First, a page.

The Aficionado: Kayleigh Guyon  

The Aficionado: Kayleigh Guyon  

Kayleigh Guyon  

Executive Pastry Chef, The Restaurant at Wente Vineyards

“I’ve been really fortunate in that I’ve worked in a lot of kitchens that have been very gender neutral, where we have equality. It’s been pretty amazing because I know that’s not the norm.”

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BC: How did you decide this is what you wanted to do as a career?

KG: One of my first kitchen jobs was working for Chef Mike Ward and he was very influential in how I came to think about food and develop in my career. It took me about six years to find my way back, I worked in Hawaii. I was able to work out in Boston at my favorite bakery, Flour Bakery. That was amazing because I’d never worked in an actual, real bakery setting before. I’ve been able to do all sorts of pastry and expand my knowledge.

 

BC: What are your favorite favorite aspects of your work? Do you have any pastries that are your favorite to create?

KG: It’s actually hard to pick a favorite. I like making everything because everything is so different. It’s nuanced differences, it’s still baking and everything is still butter, sugar, water, flour, eggs. It’s just how you apply them, you can come up with all these different techniques and products. My comfort food is definitely cookies, though. I go back to that a lot.

 

BC: There is surely a passion and an art that you hone in your field as a professional, but how much of it would you say is science vs. an art or passion for what you do?

KG: The basis is science. A lot of the science for baking happens before the product is made, like in the mixing before it goes into the oven. Once it goes into the oven, there’s not too much you can do to fix it. With cooking you can still play with the science as you’re going. I have my favorite repertoire of recipes that are tried and true, but there’s so much you can do to build on top of those.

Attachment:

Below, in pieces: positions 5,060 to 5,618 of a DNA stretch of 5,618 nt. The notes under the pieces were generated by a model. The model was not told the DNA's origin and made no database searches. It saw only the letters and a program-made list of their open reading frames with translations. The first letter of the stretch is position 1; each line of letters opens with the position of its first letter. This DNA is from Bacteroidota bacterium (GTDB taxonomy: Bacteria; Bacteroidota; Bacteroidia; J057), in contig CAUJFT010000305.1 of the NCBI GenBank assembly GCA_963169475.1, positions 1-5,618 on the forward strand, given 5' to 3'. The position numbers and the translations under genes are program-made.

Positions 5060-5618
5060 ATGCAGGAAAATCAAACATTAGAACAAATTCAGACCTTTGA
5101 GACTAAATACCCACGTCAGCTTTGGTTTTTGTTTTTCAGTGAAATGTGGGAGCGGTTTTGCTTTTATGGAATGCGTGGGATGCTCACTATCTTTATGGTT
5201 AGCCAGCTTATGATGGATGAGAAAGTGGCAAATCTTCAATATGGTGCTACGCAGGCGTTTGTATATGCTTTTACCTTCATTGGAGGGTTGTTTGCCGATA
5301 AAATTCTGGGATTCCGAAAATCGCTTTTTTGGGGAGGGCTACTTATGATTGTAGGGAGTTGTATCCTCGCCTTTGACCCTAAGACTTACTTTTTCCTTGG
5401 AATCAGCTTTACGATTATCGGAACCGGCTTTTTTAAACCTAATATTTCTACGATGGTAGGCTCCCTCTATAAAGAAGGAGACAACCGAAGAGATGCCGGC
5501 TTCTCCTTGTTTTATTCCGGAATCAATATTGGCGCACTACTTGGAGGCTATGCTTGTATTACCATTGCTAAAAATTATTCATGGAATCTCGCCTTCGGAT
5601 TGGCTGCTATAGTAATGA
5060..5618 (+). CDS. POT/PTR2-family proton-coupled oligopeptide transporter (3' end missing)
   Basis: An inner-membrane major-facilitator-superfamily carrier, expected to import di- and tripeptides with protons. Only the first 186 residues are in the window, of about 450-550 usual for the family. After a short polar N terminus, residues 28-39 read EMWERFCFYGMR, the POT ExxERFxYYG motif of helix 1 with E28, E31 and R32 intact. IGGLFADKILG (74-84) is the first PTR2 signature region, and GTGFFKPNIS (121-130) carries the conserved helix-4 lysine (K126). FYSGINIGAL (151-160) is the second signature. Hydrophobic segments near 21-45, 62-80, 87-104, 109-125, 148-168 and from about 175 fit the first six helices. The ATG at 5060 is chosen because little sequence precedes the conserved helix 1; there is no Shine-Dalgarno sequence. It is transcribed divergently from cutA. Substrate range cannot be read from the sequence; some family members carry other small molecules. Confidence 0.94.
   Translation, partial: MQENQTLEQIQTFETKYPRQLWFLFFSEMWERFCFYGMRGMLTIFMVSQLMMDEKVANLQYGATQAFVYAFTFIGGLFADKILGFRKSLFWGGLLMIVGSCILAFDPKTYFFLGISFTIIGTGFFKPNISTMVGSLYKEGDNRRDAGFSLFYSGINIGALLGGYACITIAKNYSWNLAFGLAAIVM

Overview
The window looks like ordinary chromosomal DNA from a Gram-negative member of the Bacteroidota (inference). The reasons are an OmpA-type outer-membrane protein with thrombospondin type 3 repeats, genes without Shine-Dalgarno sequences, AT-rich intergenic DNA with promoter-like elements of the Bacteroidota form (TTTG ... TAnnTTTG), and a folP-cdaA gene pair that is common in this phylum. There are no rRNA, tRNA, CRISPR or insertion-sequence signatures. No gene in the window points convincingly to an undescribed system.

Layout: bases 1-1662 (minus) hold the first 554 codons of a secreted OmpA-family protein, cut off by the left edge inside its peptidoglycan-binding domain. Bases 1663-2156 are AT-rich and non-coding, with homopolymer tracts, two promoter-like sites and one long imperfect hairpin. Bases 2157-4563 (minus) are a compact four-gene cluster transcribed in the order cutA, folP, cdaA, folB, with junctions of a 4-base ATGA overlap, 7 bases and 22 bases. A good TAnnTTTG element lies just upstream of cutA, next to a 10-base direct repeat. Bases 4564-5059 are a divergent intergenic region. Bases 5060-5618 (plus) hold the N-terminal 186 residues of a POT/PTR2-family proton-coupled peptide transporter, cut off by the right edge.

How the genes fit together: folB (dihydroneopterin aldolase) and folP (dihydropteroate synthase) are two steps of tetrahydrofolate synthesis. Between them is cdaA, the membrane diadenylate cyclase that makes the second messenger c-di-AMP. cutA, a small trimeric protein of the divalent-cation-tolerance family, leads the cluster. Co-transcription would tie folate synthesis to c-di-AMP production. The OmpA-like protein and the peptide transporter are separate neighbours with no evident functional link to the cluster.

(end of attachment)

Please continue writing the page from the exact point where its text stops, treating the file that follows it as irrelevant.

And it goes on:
BC: How do you define your role within the greater umbrella of Wente?

KG: I’m really excited that I get to leave the last impression. Dessert is that last sweet, but also balanced bite that they remember. It should always be memorable to think back on. That’s really exciting for me.  

 

BC: What do women bring to the hospitality and cooking space?

KG: I’ve been really fortunate in that I’ve worked in a lot of kitchens that have been very gender neutral, where we have equality. It’s been pretty amazing because I know that’s not the norm. It is a growing trend, which I love seeing. I wouldn’t say in all the kitchens, but I would say that in some departments that have been more heavily women, the energy has been very cooperative, team oriented, and very focused on the guests. Which is not to say that male-led kitchens are not, but overall that’s something I always look for in a kitchen. We definitely have that here with Chef Mike as well.

 

BC: How would you define the Bay Area’s food scene and how has it kept that sense of longevity?

KG: I would describe it as exciting. It’s ever-evolving. It does change, but the constants are there. The amazing agriculture here in California serves as a never-ending abundance of products to play with.



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